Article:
Flash back to May 5, 1998 and the community of Emmetsburg, Iowa. This town of just under 4,000 people voted to establish a municipal cable communications or television system. It has taken fifteen years, but Emmetsburg is on the verge of joining the many other Iowa communities with municipal networks. Jane Whitmore of the Emmetsburg News reported on April 2 that the City Council adopted Ordinance #577, establishing the Board of Trustees of the Emmetsburg Municipal Communications Utility.
Emmetsburg will be joining four other local communities as part of The Community Agency (TCA), a coalition of cities in northwest Iowa that collectively own a hybrid fiber coaxial cable network. TCA began as a cable television system in 2000 and now offers Internet, telephone, and limited wireless Internet in O’Brien County. Emmetsburg will build a FTTH network as part of TCA.
Talks to join TCA began last summer; City Administrator John Bird commented for the article:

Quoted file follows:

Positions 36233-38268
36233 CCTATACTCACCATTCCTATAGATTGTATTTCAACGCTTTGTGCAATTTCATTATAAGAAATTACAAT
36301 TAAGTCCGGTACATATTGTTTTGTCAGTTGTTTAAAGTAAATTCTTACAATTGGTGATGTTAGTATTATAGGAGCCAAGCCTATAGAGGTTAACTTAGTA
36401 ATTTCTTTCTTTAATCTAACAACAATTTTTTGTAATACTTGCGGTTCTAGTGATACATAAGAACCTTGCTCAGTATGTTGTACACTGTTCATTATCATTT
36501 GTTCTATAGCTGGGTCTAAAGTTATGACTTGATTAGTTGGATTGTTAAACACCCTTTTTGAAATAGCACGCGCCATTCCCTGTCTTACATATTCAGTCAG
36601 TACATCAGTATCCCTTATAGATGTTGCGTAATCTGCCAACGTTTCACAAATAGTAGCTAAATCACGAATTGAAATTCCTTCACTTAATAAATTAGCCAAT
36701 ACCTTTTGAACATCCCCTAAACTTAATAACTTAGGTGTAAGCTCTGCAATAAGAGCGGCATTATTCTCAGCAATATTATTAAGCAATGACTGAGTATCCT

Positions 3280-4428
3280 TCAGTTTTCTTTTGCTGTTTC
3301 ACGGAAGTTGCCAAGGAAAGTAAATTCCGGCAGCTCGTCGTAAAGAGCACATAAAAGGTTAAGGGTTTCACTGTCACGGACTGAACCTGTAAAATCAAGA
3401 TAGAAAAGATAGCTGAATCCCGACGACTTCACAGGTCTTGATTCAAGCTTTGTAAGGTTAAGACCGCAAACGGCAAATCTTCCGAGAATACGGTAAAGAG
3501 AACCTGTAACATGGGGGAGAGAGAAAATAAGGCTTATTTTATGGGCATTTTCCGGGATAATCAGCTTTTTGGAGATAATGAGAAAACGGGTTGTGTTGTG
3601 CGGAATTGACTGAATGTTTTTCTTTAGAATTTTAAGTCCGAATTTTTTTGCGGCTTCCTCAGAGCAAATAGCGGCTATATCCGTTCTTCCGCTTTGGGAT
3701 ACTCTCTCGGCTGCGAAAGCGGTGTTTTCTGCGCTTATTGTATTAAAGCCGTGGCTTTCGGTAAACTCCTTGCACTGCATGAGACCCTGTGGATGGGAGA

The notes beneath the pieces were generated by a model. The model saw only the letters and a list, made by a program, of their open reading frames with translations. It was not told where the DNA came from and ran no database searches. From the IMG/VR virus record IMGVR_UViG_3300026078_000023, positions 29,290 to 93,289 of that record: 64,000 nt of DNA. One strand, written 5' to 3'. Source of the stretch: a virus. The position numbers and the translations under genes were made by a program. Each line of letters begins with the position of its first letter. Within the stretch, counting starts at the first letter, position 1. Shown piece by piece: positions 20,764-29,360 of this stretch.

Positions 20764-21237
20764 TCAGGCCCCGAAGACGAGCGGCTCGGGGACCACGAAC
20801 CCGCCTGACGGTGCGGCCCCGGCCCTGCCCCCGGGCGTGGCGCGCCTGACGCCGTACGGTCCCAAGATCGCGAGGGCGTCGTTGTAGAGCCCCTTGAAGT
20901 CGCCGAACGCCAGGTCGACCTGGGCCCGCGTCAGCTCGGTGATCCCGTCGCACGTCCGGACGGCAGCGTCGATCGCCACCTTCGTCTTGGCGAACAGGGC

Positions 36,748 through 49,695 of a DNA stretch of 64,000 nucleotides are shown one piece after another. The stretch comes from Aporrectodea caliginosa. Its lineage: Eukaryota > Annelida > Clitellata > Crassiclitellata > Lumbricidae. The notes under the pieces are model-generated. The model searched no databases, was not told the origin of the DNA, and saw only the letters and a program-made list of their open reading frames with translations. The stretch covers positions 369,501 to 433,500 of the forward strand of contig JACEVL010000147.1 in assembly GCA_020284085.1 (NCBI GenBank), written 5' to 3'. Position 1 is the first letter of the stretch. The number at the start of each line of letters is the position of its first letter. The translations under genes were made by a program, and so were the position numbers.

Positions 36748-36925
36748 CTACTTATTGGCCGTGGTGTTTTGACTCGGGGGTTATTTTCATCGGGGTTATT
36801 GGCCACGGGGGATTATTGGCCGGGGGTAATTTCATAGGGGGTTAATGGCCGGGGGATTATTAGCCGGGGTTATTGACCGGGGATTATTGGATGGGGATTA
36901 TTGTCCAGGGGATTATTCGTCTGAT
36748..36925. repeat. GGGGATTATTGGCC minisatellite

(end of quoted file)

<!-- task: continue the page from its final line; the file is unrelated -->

“It’s important for our readers to know that when the Board (of Trustees) started talking about this late last summer, their reasons for wanting to get into this (communications utility) are noble. Their goals, their objectives are noble from an industrial and economic development standpoint,” Bird noted.
He continued, “They believe that we’re at a gross disadvantage, considering today’s global economy. In the global market, people can work from their home in Emmetsburg, Iowa, for a corporation located anywhere in the world, or higher tech industries who really need quality, high speed broadband. We’re at a disadvantage.”
DJ Weber, General Manager of TCA, noted the lack of interest from the incumbents to invest in the area. He also commented on how the existence of municipal networks often lower rates and improve service for all customers due to increased competition.
Emmetsburg currently provides sewer, water, and gas to residents. The network will be financed with municipal revenue bonds, but the other utilities will also contribute some revenue toward it as each will benefit from benefits such as remote meter reading.
A 1998 study on a potential communications system priced the network at $10 million. According to Bird, today’s estimate is less than $7 million. From the article:
“It comes back to the commitment of the community,” added Weber. “We’ve said this all along to John [Bird], the council and the utility board and the staff, it really comes back, ultimately, to the citizens of this community.”